Century Marks

Century Marks

Moderating Islam?

Abdel Fattah al-Sisi, president of Egypt, has been known to use brute force to crack down on the Muslim Brotherhood, the Islamist party which he deposed from leadership. He is also trying to promote a more moderate form of Islam. He has called for clerics at Al-Azhar University to take the lead in moderating Islamic thought. Al-Azhar is a 1,000-year-old institution of Islamic learning, with 450,000 students at its various centers in Egypt and other countries. Critics of al-Sisi say that Al-Azhar has always been a mouthpiece for the state and that his forceful crackdowns have been counterproductive. Al-Azhar has made modest changes in its curriculum and has developed a YouTube channel to counter Islamist propaganda (Reuters).

Terrorizing churches

In the week following the shooting of nine people at Charleston’s Emanuel African Methodist Episcopal Church, there was a rash of fires at black churches  in North Carolina, Georgia, South Carolina, Florida, and Tennessee. The symbolism is haunting: going back to the Civil War, burning black churches is a direct attack on an institution at the center of African-American life. A string of black church arsons in the 1990s led President Clinton to form a church-arson investigative task force. Congress passed a law in 1996 that increased sentences for church arsonists, especially for arsons associated with race and ethnicity (Atlantic, June 25).

True stories?

Storytelling is a collaboration between teller and listener. Listeners want a good story, so they give license to a storyteller to embellish the truth. But historians and journalists don’t have that kind of freedom with the facts, as NBC newscaster Brian Williams discovered when it was revealed that he was embellishing stories about the dangers he faced covering the Iraq War. Historian James McWilliams says that misremembering the past isn’t that unusual, especially when it has to do with our own memories or with war. Historians too use their imaginations and creativity to re-create a narrative from the past, going beyond the merely factual (American Scholar, Summer).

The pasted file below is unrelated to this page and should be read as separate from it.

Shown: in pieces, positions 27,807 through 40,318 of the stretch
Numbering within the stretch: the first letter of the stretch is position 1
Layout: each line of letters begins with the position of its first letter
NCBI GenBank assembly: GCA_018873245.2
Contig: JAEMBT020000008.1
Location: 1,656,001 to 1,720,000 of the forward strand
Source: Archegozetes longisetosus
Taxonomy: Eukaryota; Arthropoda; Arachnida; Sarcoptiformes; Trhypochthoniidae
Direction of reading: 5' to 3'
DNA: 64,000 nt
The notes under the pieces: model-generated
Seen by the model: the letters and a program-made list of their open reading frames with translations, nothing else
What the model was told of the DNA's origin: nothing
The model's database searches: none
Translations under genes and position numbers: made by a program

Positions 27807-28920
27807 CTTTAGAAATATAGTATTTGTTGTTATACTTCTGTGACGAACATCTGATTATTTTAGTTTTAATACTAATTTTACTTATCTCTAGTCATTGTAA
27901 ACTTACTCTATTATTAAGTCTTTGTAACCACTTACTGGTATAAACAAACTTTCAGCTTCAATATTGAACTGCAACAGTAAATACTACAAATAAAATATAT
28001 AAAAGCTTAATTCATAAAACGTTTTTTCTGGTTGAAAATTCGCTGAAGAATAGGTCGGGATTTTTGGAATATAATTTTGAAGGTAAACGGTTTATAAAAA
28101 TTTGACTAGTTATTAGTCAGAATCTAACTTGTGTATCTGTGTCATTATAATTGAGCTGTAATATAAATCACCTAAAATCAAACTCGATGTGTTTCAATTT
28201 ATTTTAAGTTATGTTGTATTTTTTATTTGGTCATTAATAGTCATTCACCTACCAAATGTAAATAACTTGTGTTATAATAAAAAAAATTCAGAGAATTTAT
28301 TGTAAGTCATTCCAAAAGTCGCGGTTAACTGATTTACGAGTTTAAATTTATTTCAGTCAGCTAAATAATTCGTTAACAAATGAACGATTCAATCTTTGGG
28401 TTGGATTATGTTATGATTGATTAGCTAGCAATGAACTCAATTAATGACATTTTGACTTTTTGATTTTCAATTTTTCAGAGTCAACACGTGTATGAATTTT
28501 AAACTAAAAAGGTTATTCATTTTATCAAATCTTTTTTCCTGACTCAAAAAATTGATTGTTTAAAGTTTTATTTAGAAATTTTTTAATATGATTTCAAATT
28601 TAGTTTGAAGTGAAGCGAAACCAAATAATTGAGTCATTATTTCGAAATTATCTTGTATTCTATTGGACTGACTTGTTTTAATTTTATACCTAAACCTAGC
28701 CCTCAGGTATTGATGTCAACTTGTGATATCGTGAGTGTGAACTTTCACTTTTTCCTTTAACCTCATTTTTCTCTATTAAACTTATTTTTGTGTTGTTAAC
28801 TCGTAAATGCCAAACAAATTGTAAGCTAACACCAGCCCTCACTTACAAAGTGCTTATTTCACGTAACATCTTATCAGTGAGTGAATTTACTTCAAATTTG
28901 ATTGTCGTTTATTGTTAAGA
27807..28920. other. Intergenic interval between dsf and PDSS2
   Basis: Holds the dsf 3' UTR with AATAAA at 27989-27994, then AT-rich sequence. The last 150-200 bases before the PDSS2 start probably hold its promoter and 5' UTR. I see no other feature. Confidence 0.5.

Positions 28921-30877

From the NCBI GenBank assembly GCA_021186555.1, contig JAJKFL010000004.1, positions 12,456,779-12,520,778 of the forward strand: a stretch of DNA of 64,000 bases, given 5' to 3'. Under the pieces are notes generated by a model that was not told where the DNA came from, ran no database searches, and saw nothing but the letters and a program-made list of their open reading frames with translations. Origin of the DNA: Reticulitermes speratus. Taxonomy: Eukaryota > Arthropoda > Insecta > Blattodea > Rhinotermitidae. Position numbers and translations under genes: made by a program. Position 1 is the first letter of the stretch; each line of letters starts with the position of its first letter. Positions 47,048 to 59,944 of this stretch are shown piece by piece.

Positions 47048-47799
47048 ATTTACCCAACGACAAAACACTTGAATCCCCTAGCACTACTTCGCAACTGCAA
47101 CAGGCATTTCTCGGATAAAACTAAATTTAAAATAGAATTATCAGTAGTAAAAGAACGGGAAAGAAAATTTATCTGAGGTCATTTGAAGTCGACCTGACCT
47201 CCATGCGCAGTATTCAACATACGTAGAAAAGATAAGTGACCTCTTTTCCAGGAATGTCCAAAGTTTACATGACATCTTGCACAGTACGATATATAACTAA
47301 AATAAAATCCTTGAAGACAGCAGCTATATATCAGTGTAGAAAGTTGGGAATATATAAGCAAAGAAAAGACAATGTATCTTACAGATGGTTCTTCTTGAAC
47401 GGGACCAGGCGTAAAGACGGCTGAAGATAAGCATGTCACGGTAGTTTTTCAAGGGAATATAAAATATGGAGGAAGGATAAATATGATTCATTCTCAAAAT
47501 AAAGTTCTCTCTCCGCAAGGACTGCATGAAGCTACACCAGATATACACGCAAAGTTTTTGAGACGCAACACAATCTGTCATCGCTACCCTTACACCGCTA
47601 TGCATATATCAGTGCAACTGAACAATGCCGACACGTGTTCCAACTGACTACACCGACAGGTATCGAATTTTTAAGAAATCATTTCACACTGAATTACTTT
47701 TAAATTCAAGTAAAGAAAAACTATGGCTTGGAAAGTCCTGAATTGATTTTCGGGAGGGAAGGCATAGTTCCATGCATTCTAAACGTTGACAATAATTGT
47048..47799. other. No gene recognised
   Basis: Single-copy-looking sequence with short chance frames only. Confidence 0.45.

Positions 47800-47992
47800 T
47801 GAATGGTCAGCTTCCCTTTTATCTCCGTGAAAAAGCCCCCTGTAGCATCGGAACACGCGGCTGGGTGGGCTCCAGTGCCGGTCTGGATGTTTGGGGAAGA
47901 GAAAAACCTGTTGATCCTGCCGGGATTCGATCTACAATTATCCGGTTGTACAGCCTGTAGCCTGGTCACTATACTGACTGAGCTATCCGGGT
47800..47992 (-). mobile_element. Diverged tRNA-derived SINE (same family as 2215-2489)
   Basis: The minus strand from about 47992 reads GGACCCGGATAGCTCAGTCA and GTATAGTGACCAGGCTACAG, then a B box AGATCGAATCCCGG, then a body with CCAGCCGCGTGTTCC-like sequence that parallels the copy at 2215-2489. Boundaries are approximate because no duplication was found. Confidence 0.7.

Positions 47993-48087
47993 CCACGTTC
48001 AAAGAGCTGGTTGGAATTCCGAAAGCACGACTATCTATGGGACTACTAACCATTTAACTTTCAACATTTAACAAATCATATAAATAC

Perspective on race

In the aftermath of the Charleston shootings, Chad Williams, a professor of African and Afro-American studies at Brandeis University, put together an extensive bibliography on American race relations. The list includes sections on the history of the South, slavery, the Civil War, Reconstruction, Jim Crow, the Confederate flag, white supremacy, race and religion, racism in the North, and the civil rights era.

Gay in Russia

The U.S. Supreme Court’s ruling on same-sex marriage sparked a renewed debate in Russia over gay rights. One Russian legislator suggested that Russia should block Facebook users’ ability to decorate their profile pictures with the rainbow flag of the gay rights movement.  Many Russians had added a rainbow image to their photos. Opponents immediately came up with a counter move, superimposing a Russian tricolor flag on the photos. One legislator suggested Russia should adopt the now defunct American policy of “don’t ask, don’t tell.” Russian culture remains highly homophobic. Hardly any public figures have come out as gay. President Vladimir Putin signed a law in 2013 banning the promotion or display of homosexuality in front of minors (AFP).